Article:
Is cloud gaming the next frontier for video games?

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By Colton Carrier, reporter.

Practically every medium under the sun has jumped to streaming, one way or another. Be it Netflix shaking up the film industry or Spotify shifting how most people find their new favorite tunes, streaming has changed the way most people engage with their favorite media. So it only makes sense that video games would try to hop on that bandwagon. Taking titles such as “cloud gaming” and “games on demand,” services over the years have tried to hold onto this new market. However, cloud gaming has been a pipe dream, limited to those with the best internet connections and the most up-to-date computers.

Cloud gaming has a shaky history, to say the least. It first jumped into the public eye with OnLive, a service that streamed games over a desktop connection. During the service’s five-year run from 2010 to 2015, games were found to have low-quality visuals due to extremely variable stream quality and input lag that made certain games unplayable. Across the board, critics found streaming to be inferior to just owning games, in every regard. Afterwards, Sony bought out the patents to OnLive, using the technology to build their own game streaming service, PlayStation Now.

The whole concept of cloud gaming is a bit complex. Basically, instead of having a high-power computer or game console in your house, you’re remotely accessing a computer built into a server. From here, the game you want to play is streamed to you, about the same way a YouTube video is streamed to you when you watch it. From there, every input you make – like button presses, mouse clicks or analog stick movements – travels over the internet to that remote computer. Ideally, this all happens so fast that there’s no noticeable delay, but that’s where the first issue of cloud gaming arises.

Anyone wanting to dive into gaming on demand doesn’t just need a good internet connection, they need a consistent one, ideally uncongested with other devices and physically close to the servers. For most people wanting a cheaper alternative to video game consoles, that isn’t very accessible. Streaming games also takes up a significant amount of data. To put things in perspective, a modern AAA release will take around 50 gigabytes to download; running most streaming services uses around 10 to 20 gigabytes per hour. With most internet providers using data caps, that’s a lot of data being used up fast.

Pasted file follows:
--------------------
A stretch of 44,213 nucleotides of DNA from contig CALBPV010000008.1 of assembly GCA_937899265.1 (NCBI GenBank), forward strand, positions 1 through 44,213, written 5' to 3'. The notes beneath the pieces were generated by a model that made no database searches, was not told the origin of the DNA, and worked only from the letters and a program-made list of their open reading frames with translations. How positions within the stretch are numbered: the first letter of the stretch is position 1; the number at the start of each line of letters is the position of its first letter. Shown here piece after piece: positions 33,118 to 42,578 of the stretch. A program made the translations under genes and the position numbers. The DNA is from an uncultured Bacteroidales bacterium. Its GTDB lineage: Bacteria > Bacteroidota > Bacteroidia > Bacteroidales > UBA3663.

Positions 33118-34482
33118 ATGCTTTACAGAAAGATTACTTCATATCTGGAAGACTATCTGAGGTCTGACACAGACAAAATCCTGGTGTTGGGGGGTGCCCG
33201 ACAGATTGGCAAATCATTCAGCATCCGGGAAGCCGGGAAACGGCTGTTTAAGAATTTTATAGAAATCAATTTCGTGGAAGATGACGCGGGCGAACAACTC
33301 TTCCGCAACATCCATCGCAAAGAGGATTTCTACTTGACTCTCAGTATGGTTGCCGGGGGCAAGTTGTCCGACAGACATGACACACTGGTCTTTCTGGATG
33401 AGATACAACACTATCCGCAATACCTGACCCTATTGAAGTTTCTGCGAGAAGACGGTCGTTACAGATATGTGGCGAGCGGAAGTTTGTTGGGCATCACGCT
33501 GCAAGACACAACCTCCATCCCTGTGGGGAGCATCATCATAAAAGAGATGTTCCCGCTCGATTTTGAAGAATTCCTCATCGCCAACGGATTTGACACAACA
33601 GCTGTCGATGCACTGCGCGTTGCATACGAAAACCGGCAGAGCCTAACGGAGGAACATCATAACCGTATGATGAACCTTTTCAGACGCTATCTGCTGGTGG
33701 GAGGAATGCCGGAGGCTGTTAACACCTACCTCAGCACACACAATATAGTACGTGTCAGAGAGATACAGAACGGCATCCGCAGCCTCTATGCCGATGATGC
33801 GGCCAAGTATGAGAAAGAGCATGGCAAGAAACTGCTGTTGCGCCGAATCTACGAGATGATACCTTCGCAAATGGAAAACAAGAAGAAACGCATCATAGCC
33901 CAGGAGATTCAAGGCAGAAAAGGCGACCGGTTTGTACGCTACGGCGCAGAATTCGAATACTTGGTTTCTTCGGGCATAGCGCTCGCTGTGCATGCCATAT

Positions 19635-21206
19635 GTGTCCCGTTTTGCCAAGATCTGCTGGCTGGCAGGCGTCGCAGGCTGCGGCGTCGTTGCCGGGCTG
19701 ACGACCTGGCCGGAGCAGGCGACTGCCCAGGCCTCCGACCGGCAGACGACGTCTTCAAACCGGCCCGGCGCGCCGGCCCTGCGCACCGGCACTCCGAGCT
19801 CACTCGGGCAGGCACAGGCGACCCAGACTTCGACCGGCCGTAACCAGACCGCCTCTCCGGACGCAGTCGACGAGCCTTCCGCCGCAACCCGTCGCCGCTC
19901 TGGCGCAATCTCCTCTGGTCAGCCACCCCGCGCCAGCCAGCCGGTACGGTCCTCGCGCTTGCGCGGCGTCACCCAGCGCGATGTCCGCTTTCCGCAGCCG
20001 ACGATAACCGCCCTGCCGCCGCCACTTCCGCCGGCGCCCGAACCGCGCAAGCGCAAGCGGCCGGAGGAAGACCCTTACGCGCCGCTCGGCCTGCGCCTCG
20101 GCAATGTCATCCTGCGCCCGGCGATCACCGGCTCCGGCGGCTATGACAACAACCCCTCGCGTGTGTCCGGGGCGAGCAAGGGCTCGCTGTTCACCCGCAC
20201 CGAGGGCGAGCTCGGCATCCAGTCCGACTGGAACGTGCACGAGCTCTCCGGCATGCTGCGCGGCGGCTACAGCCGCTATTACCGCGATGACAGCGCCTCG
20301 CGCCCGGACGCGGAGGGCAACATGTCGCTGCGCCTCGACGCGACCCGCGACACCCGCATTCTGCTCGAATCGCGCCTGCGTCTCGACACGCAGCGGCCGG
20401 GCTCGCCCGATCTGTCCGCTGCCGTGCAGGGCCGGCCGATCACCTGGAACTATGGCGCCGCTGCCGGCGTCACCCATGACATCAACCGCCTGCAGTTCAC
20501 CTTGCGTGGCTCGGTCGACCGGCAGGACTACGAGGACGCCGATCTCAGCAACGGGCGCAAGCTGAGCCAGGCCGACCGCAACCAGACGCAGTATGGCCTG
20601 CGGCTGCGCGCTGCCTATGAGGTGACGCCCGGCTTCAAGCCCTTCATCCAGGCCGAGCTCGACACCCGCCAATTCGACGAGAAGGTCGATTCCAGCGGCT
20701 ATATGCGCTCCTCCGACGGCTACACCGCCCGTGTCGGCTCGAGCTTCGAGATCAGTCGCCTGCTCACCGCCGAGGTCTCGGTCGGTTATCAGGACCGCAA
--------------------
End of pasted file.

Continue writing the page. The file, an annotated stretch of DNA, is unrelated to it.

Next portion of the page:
All of this brings us to the blockbuster on the cloud gaming scene, the Google Stadia. Cutting to the chase, the Google Stadia works. But at this time, the entire service appears half-baked, from premise to execution. Claiming to run at 4K on Chromecast devices and 1080p on phones and Chromebooks, first impressions show corners cut left and right, with the same old graphic issues present, as well as consistent performance issues. On top of this, the service will be missing key features, such as Bluetooth support, a larger game library, Google Assistant support, all promoted during the service’s announcement.

Gaming on demand has made strides from a decade prior, but the same issues keep popping up with each new iteration. However, Google has made one of the boldest leaps into cloud gaming in history, covering more regions than any service before it. While I wouldn’t suggest hopping aboard the on-demand train just yet, there’s no questioning that game streaming has become a genuine option for those with the means to give it a shot.

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